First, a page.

Many people look at last season’s numbers and expect him to be a stud come 2009. This is where many people will make an enormous mistake. Come Draft Day, Huff should be drafted, just not as high as many people think. Look for a drop in his batting average, homerun total, and RBI’s, largely due to the fact that he has to actually man a position for the majority of the season.

 

Ichiro Suzuki (OF) (SEA)

Blahhh! I’m not so sure about you, but that was my reaction while I watched the Mariners play last season. There was one bright spot in Seattle, though, and as always, it was Ichiro.

In 2008, Suzuki hit for a .310 average, with six homeruns, 42 RBI, 103 runs scored, and 43 stolen bases. Does something look odd about those stats, or is it just me? Let me see. Ahh, there it is. His .310 average last season ranks as his second-lowest batting average ever, next to his 2005 average of .303 (Though in 2005, he had career highs in the power category, hitting 15 homeruns and 12 triples).

In other words, Suzuki’s age might finally be getting to him. Ichiro was never a true fantasy threat, though, giving some fantasy owners the opportunity to finally just let him walk during the draft. At this point in his career, all he is good for is hits, and hits don’t count for what they used to. If I had the chance to grab him on Draft Day, I would keep looking down my list of outfielders. At this point in his career, he probably shouldn’t even be a number three outfielder.

 

Alexei Ramirez (SS) (CHW)

At the end of the day, this player will be one that is debatable. During the 2008 season, Ramirez hit for a .290 average, with 21 homeruns, 77 RBI, 65 runs scored, and 13 stolen bases. If anything, he was one of the biggest sleepers in the American League last season, and many are predicting him to be in the same category in 2009.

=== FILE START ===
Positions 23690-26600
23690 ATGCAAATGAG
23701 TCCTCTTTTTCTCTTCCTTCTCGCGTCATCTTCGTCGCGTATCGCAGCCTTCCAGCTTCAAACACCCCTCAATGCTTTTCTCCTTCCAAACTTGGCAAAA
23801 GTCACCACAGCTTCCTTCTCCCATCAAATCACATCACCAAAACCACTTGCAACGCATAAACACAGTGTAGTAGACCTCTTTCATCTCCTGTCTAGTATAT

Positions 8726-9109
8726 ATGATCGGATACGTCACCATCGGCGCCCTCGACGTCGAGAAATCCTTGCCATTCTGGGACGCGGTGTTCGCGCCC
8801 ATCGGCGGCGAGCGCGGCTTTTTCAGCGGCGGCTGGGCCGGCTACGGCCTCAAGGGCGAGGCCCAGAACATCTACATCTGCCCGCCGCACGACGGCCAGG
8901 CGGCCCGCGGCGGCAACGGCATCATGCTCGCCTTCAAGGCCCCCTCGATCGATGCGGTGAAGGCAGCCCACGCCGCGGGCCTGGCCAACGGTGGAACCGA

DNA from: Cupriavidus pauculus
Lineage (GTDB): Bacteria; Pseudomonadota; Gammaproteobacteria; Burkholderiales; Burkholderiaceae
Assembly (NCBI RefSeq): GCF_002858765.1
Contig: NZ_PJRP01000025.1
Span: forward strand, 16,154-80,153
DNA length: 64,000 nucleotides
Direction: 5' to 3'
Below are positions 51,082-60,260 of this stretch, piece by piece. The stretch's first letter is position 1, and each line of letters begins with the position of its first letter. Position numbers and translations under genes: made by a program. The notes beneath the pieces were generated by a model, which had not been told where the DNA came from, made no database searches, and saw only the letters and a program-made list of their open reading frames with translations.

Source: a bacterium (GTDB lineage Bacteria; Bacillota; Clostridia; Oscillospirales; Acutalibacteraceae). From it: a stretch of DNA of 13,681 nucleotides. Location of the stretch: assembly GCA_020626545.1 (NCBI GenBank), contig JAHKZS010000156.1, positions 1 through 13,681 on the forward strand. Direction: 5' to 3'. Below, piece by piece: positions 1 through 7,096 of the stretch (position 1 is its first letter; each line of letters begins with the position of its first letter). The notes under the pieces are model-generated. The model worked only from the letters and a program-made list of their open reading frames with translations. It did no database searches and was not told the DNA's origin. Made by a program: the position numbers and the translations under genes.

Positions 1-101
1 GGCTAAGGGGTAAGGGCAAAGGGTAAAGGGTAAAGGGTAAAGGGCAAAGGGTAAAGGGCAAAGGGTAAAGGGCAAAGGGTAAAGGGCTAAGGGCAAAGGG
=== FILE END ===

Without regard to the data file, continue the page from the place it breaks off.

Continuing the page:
Now with Orlando Cabrera gone, the White Sox need Ramirez to step up and be the everyday shortstop. Will he fold under pressure? My guess is no. If anything, I can see him having an average year in 2009, but to say that he will be a sleeper again is nonsense. In fact, here is a quote from CBS Sportsline, “Ramirez is justifiably a top-five second baseman on Draft Day. Our current projections for him would already slot him as a top-five Fantasy shortstop between Derek Jeter and Stephen Drew.

Wow, really? A top-five second baseman? Honestly, that doesn’t make any sense to me. That means that you put him ahead of guys like Brandon Phillips or Brian Roberts. I don’t think so. A top five-fantasy shortstop? Are you joking?

He isn’t in the same category as Hanley Ramirez, Jimmy Rollins, Jose Reyes, Steven Drew, and maybe even Troy Tulowitzki (who had a bad year in ’08 due to injuries) just yet. I feel a bit of an overrated vibe going around. He is a “bust” in my opinion almost for the same reason as Huff, people will draft him based solely upon what he did last season.